A close relative of the Yew, from the cool slopes and canyons of California. This tree is scarce in the wild and infrequently grown in gardens.
The first specimens of this tree were brought to this country by William Lobb in 1851. He discovered it in 1849 on an expedition sponsored by Veitch nursery of Exeter. Initially it was thought the fruit could be used as a spice but the tree has no commercial value and requires both male and female plants to produce fruits.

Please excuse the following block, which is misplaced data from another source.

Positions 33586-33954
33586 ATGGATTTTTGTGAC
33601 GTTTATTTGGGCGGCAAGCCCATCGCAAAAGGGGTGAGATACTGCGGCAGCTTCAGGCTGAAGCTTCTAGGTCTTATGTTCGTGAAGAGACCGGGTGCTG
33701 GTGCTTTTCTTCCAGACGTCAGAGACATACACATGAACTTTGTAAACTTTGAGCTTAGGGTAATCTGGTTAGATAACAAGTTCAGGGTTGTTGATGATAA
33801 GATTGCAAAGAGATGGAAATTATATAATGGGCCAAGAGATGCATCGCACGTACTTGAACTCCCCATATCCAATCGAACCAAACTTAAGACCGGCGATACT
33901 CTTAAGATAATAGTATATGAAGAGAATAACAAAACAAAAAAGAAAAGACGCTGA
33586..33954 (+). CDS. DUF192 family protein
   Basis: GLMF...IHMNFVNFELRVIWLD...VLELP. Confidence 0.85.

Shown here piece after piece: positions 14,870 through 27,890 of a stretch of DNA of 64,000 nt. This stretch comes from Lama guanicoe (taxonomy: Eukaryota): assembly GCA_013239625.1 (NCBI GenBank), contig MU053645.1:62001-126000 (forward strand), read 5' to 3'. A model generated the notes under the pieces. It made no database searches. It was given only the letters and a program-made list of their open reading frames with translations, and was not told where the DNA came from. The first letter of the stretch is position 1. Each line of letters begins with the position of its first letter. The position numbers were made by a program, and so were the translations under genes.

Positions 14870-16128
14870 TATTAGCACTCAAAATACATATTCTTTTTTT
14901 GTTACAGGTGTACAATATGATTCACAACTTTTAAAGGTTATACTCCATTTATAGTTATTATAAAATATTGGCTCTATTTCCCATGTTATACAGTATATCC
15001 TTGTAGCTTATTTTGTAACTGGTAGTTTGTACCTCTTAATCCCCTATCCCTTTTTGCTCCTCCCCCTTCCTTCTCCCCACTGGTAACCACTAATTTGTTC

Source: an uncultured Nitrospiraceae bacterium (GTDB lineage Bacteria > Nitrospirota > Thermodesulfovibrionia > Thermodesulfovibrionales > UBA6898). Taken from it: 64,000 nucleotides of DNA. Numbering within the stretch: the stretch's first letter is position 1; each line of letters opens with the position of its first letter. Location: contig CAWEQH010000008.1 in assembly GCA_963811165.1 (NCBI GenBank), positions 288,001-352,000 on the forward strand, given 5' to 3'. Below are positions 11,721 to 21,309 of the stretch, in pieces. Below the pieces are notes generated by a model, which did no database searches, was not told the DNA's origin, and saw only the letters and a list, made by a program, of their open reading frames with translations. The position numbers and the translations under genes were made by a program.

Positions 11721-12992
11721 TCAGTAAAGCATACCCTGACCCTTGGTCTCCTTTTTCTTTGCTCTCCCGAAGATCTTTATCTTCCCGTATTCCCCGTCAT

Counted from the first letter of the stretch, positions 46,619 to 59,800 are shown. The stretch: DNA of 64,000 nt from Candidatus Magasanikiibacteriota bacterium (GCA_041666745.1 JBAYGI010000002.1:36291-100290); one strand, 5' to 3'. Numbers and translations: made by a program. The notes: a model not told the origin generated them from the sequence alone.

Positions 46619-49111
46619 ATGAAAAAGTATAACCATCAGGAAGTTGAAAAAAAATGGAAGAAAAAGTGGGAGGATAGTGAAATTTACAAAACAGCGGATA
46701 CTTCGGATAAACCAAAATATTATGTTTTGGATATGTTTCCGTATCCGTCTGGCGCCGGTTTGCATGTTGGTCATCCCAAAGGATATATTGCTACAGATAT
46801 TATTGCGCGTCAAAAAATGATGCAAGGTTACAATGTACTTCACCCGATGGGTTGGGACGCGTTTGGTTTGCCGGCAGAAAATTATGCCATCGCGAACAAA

This specimen was supplied by the St Barbe Baker nursery near Southampton and planted here by Mr Hammond in 1916.
From Mr Hammond’s Plant Register: